Article by Robert Sixto. Photography from Toyota Media.
Toyota recently created quite a bit of excitement with the unveiling of their FT-1 concept. It was a concept car, like any concept, designed to inject new life and vigor into the brand, and by all accounts, it has been a huge success by doing just that. Many of us assumed it to be the next generation of the Supra, which holds a special place in the heart of all of us who fell in love with the great Japanese sports cars of the 1990’s. Toyota has confirmed those assumptions, and announced that it will in fact be the new Supra.
Age can add to a car’s reputation, and the Supra now has a legendary, almost mythical status amongst the JDM loving crowd. This latest Toyota concept, however, appeals to more than just the Supra lover’s cult. Let’s face itthis concept car looks fantastic. The graceful curves, the nose that looks inspired by an open wheel formula car, it is quite a good looking car that hits the right mix of beauty and muscularity that you look for in a proper sports car. Details on what will power the car are still not known. There is speculation, of course, that it will have the classic Supra straight six with a turbocharger (with BMW potentially having a hand in), or potentially a V6/electric hybrid powertrain. Whatever it will be powered by, the re-emergence of the Supra nameplate is a much-welcomed event in the automotive enthusiast world.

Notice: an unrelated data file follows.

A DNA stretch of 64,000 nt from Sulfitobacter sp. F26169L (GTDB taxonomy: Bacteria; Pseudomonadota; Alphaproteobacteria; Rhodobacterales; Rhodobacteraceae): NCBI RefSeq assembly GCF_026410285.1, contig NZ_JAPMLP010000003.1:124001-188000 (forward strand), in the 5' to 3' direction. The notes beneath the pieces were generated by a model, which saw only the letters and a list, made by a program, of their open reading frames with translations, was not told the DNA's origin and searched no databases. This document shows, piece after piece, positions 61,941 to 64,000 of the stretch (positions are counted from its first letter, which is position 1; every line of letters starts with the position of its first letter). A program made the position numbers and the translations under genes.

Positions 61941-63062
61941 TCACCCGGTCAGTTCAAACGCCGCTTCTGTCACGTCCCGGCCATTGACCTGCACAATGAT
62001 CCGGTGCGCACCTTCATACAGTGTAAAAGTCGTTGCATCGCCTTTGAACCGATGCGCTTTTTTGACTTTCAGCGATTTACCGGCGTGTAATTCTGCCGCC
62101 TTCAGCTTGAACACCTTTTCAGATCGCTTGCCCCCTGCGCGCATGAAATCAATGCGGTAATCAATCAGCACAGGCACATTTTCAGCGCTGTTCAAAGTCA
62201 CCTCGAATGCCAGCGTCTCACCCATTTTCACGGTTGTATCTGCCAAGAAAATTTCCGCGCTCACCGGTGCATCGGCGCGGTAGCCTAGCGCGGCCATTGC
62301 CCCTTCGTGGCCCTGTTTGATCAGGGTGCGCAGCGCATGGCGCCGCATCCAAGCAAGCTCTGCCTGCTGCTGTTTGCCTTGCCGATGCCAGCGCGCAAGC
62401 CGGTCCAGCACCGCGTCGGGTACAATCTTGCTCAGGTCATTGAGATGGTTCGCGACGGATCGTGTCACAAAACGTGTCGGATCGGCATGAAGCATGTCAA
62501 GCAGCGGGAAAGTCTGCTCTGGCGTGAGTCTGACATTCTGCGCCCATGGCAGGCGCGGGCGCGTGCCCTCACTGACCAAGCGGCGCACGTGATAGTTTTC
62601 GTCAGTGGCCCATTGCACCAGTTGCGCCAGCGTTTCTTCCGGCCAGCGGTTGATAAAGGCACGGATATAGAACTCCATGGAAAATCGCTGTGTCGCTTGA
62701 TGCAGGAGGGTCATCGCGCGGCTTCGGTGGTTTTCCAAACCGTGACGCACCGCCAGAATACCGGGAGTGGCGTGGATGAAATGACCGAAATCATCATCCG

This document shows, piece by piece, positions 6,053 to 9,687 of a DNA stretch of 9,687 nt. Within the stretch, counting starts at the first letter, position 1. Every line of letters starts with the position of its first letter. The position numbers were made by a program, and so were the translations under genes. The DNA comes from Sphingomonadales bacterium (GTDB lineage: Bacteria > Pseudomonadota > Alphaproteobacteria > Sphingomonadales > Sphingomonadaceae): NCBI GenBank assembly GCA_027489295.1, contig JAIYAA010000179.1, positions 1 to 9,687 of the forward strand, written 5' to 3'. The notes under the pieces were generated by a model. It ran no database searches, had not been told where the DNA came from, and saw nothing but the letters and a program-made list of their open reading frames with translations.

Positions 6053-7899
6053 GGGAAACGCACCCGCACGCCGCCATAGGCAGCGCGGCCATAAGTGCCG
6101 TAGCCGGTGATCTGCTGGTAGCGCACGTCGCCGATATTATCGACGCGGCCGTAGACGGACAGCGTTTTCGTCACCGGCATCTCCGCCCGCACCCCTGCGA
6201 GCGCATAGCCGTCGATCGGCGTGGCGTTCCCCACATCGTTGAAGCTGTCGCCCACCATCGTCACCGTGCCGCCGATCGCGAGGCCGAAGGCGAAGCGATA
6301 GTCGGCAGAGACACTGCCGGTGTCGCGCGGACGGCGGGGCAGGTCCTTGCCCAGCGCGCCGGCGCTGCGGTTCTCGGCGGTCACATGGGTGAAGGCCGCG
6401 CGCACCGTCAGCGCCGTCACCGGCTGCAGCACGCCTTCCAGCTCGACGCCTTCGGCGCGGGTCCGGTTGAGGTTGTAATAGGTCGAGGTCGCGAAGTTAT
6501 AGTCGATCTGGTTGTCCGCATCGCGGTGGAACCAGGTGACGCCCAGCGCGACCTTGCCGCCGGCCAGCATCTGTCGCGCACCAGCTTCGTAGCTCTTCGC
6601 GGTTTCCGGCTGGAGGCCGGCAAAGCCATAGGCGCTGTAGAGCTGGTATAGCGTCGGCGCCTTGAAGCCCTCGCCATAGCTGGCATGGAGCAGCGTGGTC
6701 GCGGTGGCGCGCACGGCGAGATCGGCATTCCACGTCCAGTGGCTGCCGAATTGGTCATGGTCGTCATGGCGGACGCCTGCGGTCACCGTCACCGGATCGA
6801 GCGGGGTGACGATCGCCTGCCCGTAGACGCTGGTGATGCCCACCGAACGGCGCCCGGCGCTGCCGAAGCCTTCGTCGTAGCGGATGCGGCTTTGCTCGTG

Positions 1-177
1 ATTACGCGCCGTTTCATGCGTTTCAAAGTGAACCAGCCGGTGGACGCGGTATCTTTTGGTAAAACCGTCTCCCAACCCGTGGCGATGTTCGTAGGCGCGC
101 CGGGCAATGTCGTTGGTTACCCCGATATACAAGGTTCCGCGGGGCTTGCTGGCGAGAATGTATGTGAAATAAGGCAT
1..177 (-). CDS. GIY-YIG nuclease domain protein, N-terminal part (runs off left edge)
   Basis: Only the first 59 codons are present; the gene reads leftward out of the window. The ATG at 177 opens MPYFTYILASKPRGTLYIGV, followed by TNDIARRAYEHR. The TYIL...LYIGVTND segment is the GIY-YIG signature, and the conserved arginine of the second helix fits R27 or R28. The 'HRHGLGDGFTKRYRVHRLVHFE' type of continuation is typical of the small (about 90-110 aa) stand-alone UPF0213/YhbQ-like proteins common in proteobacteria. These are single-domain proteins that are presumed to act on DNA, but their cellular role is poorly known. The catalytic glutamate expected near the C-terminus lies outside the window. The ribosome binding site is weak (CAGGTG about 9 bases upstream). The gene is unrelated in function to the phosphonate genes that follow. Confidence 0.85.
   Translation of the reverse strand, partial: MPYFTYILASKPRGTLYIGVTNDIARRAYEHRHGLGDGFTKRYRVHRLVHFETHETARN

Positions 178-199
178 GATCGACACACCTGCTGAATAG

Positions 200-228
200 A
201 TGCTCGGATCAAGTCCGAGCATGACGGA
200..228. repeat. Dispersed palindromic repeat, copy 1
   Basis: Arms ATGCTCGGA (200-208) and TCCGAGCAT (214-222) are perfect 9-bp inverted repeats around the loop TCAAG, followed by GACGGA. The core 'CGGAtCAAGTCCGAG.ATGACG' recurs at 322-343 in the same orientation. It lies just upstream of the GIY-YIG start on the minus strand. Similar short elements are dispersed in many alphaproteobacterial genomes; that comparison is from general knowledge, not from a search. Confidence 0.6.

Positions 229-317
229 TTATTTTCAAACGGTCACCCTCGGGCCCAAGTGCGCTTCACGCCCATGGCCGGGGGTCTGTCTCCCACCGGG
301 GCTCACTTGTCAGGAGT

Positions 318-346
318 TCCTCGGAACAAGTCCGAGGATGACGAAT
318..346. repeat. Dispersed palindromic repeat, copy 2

So what can the return of the Supra mean to us? At the very least, it’s another exciting Toyota on the market, which is significant in itself. Remember, Toyota, before the GT86/FR-S, was a brand fading into beige, producing mostly dull, utilitarian cars. One need only look back to the 90s to see what the Toyota of today was missing: the Supra, the MR2 and, of course, the AE86, just a few years before that. It was hard to imagine this same company had any performance roots, as it was a sea of Camrys and Priuseses..eses. Not that those are bad cars, but they’re hardly exciting. With Toyota re-emerging in the performance realm, at face value it gives the modified crowd more options. However, it also creates more competition among manufacturers, which could wake up other dormant makes that have taken a hiatus from the fun car segment (ahem, Honda), pushing more manufacturers into producing their own exciting new sports cars to compete with the latest Supra or FR-S. It all sounds perfect to us living the modified lifestyle, but there is one important point that has us concerned about the new Supra. In a word: attainability.